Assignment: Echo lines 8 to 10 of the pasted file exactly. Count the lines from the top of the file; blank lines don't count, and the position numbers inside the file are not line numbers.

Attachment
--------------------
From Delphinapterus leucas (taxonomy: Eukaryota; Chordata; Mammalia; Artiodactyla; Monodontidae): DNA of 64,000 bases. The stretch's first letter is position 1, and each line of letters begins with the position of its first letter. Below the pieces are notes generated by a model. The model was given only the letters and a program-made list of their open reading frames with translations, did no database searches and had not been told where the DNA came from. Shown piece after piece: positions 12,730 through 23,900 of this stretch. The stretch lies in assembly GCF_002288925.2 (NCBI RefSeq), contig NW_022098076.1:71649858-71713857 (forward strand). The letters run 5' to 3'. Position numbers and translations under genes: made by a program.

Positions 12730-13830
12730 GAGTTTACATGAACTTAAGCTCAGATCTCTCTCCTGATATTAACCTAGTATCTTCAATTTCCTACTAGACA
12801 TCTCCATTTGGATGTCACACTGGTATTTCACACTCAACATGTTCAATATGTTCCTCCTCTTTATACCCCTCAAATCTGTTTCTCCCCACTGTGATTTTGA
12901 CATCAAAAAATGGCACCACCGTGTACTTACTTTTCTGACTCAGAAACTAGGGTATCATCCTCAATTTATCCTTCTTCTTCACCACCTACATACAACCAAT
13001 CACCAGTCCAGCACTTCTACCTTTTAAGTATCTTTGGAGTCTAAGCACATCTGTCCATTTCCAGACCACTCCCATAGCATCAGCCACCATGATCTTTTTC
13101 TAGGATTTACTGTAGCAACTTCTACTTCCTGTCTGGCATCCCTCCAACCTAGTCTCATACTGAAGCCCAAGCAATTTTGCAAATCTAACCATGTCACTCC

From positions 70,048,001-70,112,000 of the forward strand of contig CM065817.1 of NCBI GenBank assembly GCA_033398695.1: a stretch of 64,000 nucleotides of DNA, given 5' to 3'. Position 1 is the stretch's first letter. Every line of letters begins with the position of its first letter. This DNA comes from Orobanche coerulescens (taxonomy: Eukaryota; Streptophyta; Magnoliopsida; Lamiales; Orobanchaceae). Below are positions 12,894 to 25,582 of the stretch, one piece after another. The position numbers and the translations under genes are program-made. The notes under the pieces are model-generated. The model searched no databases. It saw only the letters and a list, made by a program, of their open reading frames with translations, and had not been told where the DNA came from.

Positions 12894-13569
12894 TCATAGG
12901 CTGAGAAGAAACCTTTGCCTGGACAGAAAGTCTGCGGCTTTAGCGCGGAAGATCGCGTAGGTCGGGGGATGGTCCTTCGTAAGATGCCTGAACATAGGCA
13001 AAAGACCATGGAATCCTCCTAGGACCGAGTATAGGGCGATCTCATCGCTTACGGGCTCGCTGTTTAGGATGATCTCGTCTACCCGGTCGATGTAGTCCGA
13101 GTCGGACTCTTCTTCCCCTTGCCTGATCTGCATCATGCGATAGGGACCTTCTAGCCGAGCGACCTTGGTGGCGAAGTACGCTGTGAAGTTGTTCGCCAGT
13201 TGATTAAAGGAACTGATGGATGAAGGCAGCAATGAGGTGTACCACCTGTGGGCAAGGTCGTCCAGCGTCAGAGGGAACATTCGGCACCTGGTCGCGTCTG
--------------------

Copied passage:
From positions 70,048,001-70,112,000 of the forward strand of contig CM065817.1 of NCBI GenBank assembly GCA_033398695.1: a stretch of 64,000 nucleotides of DNA, given 5' to 3'. Position 1 is the stretch's first letter. Every line of letters begins with the position of its first letter. This DNA comes from Orobanche coerulescens (taxonomy: Eukaryota; Streptophyta; Magnoliopsida; Lamiales; Orobanchaceae). Below are positions 12,894 to 25,582 of the stretch, one piece after another. The position numbers and the translations under genes are program-made. The notes under the pieces are model-generated. The model searched no databases. It saw only the letters and a list, made by a program, of their open reading frames with translations, and had not been told where the DNA came from.

Positions 12894-13569
12894 TCATAGG